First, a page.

Monday, July 27, 2009

Saving Money During Grilling Season

As I mentioned before, the grocery budget can take a beating during the summer months if you cook meat on the grill often. During the cooler parts of the year, I only serve meat as a "main course" maybe once or twice a week. For the most part, we eat stews, casseroles, pasta and rice dishes that require only a little bit of meat, if any. Some suggestions for stretching your grocery budget further when you're serving meat as a main course more often:

  • Buy meat on sale, of course. I look for all types of meat to be less than 1.99/lb, unless it's fish- I think fish for less than 3.99/lb isn't too bad. I stock up on different meats maybe once a month.
  • When you buy your meat, put it in meal-size portions and freeze what you're not going to eat in a couple of days. Despite what most restaurant menus would have you believe, a serving of meat is only 3-4 oz., so based on that and the number of people in your household, portion meat accordingly.
  • I also look for hot dog and hamburger rolls in the reduced section (at Shaw's of course). They often have them for .50 per package, and I freeze them for later.
  • Don't spend extra for special marinades- I have some suggestions here for frugal marinade options.
  • Plan ahead! I honestly think that planning your meals is where you get your biggest payoff for time invested. That way, you use up stuff that you already have and you don't buy more than you need. At the same time, be flexible-I often end up changing my plan mid-week due to unexpected circumstances. For example, last week my mom surprised me and showed up at my house with all kinds of food to cook on the grill. We ended up eating what she brought over all week long, and even freezing some for later.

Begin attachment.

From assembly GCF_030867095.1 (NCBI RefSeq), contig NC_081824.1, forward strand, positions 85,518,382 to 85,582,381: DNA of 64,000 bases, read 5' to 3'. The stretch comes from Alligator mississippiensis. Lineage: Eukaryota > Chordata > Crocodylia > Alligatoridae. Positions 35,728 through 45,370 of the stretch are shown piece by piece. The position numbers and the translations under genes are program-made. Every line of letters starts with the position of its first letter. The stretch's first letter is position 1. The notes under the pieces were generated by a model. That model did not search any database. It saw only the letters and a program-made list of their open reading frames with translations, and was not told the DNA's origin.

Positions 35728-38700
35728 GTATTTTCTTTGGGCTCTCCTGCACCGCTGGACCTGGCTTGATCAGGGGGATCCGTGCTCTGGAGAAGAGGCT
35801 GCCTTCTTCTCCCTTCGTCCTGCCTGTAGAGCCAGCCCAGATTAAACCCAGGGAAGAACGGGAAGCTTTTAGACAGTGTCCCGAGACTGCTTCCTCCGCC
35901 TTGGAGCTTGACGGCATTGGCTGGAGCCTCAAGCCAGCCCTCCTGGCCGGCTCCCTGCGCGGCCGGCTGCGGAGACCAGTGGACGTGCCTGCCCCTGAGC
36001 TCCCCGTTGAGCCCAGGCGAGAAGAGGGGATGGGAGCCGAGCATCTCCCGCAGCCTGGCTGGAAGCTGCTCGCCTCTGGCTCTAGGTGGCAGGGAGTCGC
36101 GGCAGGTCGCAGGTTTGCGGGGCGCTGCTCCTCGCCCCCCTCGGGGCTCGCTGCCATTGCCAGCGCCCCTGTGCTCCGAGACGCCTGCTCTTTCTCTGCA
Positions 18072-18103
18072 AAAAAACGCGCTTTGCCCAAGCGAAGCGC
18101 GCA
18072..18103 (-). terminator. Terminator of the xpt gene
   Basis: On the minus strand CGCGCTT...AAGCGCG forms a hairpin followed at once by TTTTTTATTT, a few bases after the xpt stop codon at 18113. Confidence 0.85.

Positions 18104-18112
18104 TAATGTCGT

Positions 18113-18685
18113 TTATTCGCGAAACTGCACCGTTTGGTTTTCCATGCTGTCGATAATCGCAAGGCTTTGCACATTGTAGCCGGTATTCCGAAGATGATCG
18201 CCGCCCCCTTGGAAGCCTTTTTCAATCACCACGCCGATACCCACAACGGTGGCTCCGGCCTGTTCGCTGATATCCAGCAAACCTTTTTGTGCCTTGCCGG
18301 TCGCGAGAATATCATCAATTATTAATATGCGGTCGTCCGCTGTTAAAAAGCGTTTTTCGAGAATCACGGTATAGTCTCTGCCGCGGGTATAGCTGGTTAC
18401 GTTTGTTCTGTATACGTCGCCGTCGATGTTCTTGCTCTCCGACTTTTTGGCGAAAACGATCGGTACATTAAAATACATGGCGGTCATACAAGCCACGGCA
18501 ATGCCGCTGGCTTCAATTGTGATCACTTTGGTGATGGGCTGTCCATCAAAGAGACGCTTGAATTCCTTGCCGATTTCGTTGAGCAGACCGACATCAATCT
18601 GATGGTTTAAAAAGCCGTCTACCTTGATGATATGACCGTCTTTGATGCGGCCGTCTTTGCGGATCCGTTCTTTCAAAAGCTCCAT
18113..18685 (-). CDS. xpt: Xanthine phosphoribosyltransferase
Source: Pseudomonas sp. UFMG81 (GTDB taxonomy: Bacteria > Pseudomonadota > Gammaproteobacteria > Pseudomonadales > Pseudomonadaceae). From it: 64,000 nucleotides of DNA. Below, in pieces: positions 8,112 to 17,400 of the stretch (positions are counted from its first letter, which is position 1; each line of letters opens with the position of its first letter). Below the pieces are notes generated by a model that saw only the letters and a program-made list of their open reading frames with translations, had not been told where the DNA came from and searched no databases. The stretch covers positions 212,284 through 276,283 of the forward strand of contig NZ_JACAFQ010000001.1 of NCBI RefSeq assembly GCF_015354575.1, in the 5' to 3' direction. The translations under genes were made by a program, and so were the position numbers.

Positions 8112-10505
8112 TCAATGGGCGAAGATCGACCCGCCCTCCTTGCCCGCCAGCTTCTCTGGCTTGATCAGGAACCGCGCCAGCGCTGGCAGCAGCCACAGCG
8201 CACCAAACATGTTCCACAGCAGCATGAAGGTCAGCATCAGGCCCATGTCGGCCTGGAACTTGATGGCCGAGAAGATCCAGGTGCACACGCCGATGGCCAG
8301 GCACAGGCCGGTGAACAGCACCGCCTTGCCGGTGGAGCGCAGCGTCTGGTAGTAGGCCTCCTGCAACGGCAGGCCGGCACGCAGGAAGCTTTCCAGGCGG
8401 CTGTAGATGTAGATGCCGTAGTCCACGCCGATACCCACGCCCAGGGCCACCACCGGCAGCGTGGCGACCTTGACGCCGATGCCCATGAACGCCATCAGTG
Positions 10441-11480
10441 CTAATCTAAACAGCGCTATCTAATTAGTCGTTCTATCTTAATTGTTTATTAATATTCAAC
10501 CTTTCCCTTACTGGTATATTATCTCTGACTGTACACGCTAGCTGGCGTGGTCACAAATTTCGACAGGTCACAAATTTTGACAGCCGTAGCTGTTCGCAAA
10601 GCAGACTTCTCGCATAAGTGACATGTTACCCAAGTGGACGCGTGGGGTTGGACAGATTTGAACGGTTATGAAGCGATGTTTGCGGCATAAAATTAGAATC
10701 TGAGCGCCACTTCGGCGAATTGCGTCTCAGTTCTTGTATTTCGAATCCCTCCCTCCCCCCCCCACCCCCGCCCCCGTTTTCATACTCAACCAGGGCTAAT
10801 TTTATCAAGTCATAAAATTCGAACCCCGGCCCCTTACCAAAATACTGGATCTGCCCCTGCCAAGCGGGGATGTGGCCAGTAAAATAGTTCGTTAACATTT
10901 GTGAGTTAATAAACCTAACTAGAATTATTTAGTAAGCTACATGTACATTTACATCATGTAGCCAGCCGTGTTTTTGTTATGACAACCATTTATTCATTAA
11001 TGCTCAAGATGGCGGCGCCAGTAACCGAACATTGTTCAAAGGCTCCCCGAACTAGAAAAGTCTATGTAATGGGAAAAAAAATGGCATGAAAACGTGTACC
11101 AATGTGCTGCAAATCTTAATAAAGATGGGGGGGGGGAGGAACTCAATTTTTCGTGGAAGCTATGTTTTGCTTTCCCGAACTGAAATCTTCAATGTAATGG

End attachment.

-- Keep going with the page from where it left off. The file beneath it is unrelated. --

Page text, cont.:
• As much as I try to avoid making my kitchen into a restaurant, grilling can be one area where it pays off to make different people different things. For example, Pepper likes hot dogs and no one else does, so I keep a package around for her and throw a hot dog on the grill if we're having turkey burgers or something. This can also work well if the grown-ups want something more expensive that the kids don't like (like steak or fish...)
  • Make side dishes that can last for multiple meals. I will make a big batch of potato salad and it usually provides us with a side dish for the next three dinners. With that and a garden salad, the only additional food I need to prepare each night is what we are planning to grill.
  • Go veg. I was pleasantly surprised that most of my family members (except for Pepper, content with her hot dog) enjoy veggie burgers. Since we often get them on sale with coupons, they are a quick and convenient alternative. I don't find that they're necessarily cheaper than buying meat by the pound, though.
  • Make sure you don't waste money on propane- only turn on as many burners as you need, run it only as long as needed, and shut the grill off immediately when you're done. According to The Simple Dollar, it's actually a little bit more expensive to grill rather than use the oven or stovetop. However, for most people grilling is an essential part of summer- the extra cost is worth it.
  • On nights when you don't grill, look for lower cost menu options like using leftovers and making meatless dishes, to balance out higher costs on the other nights.
Also see:

Ten Frugal Tips for a Great Grilling Experience, from The Simple Dollar
The Frugal Barbecue Grill from
Grilling on a Budget from the Hillbilly Housewife
60 Cheap Marinades, by CheapHealthyGood